Antiwar activity at ISU, September 1969 - April 1970

        No significant mass protest had been generated against the Vietnam War at Iowa State University before October 1969.  There were small protests against Dow Chemical and ROTC in 1968 and a small sit-in during a ROTC award ceremony in May 1969 which resulted in the arrest of two persons.  A few individuals took the step of turning in their draft cards to local ministers or at small rallies on campus in late 1967 and early 1968.  The most significant campus activism of 1968-69 concerned the firing of the Dean of Students in January 1969.16

         However, the 1969-70 school year was surprisingly active in terms of antiwar efforts at Iowa State University.  Most of the activity centered around the ISU Moratorium Committee.  The Moratorium was organized around a slowly escalating "end of business as usual" campaign.  As announced, one day of antiwar efforts was to occur in October, two in November, three in December, and so on until the war ended.  It copied a tactic utilized successfully by Mahatma Gandhi in India.  The early Moratorium efforts set new standards for student involvement at ISU and by the time of the Cambodian invasion in May 1970 the ISU chapter would be one of the few remaining active Moratorium committees in the United States.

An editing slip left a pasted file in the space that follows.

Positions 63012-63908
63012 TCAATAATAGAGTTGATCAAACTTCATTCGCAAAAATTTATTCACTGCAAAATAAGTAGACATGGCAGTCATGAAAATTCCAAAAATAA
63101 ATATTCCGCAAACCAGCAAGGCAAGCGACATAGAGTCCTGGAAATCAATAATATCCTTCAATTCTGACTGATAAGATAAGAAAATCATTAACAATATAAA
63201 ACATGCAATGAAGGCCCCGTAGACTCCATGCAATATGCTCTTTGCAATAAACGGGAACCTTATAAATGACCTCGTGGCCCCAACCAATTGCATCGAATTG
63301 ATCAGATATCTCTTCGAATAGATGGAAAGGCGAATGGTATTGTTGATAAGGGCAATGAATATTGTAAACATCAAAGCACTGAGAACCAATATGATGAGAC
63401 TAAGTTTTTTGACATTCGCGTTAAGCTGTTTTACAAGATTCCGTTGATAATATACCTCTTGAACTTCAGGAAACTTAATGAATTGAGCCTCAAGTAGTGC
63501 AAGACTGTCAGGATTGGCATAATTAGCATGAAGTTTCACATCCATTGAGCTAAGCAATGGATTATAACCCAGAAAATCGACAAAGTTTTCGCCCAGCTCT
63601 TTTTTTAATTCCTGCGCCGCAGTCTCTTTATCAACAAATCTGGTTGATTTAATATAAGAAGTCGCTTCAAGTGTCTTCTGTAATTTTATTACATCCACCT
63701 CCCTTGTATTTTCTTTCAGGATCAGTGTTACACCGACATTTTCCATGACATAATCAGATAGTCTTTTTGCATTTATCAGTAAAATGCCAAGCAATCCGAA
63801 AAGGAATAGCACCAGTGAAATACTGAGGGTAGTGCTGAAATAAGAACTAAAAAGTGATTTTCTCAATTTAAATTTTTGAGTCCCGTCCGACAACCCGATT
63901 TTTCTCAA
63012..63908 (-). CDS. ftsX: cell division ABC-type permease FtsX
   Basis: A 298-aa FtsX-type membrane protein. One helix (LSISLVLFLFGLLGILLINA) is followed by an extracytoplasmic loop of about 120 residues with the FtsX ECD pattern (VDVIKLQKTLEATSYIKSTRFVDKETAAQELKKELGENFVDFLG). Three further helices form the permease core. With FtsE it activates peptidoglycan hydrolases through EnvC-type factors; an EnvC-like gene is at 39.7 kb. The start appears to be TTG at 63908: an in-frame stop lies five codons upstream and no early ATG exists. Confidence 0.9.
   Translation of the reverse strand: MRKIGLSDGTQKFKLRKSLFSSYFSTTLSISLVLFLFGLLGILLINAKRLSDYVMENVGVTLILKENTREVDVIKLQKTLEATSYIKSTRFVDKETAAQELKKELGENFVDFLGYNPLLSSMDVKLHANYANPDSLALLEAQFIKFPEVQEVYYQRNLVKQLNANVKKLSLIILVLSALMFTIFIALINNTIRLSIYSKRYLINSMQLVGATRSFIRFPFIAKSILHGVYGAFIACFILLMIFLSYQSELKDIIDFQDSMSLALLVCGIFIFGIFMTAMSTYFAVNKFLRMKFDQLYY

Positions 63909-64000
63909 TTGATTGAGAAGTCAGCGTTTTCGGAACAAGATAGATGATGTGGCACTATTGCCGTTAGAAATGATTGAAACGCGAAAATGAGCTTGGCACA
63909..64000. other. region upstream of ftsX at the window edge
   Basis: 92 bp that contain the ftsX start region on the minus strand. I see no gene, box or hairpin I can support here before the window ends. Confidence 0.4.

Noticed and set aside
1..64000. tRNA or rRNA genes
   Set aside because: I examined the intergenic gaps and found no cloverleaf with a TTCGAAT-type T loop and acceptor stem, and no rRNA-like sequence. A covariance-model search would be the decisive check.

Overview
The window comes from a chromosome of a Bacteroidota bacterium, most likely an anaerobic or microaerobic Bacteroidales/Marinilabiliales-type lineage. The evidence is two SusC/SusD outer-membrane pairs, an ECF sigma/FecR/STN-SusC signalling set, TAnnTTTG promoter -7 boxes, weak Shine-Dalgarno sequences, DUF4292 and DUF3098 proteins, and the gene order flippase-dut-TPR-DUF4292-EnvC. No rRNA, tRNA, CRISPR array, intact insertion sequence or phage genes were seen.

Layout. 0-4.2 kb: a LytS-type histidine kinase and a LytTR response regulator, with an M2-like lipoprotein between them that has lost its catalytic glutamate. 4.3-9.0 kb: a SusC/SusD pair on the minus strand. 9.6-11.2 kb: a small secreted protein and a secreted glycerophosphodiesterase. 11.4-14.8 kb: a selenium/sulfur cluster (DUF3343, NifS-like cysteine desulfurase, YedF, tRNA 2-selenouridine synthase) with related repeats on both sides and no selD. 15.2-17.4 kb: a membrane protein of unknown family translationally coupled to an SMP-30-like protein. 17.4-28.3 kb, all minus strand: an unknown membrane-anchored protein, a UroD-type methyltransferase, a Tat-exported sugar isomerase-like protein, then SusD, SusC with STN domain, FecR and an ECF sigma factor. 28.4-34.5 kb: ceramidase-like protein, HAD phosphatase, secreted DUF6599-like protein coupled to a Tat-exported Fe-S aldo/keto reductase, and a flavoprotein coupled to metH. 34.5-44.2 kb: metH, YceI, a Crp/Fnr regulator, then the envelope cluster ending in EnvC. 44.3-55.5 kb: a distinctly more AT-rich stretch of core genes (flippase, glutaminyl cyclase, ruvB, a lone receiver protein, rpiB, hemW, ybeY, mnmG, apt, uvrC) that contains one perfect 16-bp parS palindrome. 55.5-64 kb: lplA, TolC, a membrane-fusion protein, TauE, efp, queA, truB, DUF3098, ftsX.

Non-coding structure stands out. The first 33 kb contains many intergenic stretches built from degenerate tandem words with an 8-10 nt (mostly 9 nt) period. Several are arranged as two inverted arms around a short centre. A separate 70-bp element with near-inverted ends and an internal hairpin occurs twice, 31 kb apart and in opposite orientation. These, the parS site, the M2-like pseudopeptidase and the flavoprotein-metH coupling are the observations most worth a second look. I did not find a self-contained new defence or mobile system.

Like hundreds of other campuses around the country, the ISU Moratorium Committee got started in September 1969.  At the initiative of Clyde Brown, ISU sophomore and State Moratorium Coordinator, ISU Young Democrats and the Political Action Front organized support for the October 15 National Moratorium Day.17   Early activities included leafleting a speech by conservative columnist Bill Rusher, wearing black armbands, gaining support from the Government of the Student Body (GSB), Faculty Council and the Ames City Council, organizing a planning meeting which drew six hundred people, reading aloud names of American service personnel killed in Vietnam in an around-the-clock vigil on the steps of the central administration building, Beardshear Hall, and sponsoring a pre-rally and sing-in.18   The Iowa State Moratorium Committee's goals were stated as:

The tactics used by the Iowa State Moratorium Committee shall at all times be nonviolent.  Tactics shall stress that the means are more important than the ends. The goals of the Moratorium are threefold: (1) To communicate our objections to America's involvement in Vietnam; (2) To communicate the moral obligation citizens have to help organize for the end of the war; (3) To bring an end to the war.19
These activities generated the largest showing of antiwar sentiment up to then with an estimated 2,500 participating in a convocation at C.Y. Stephens Auditorium on the ISU campus followed by a procession downtown to the draft board where marchers "bought back" draft registrants by silently delivering cards with pennies attached to the draft board clerks.20   Tulips were planted in an area near the draft board which would become known as "Tulip Park."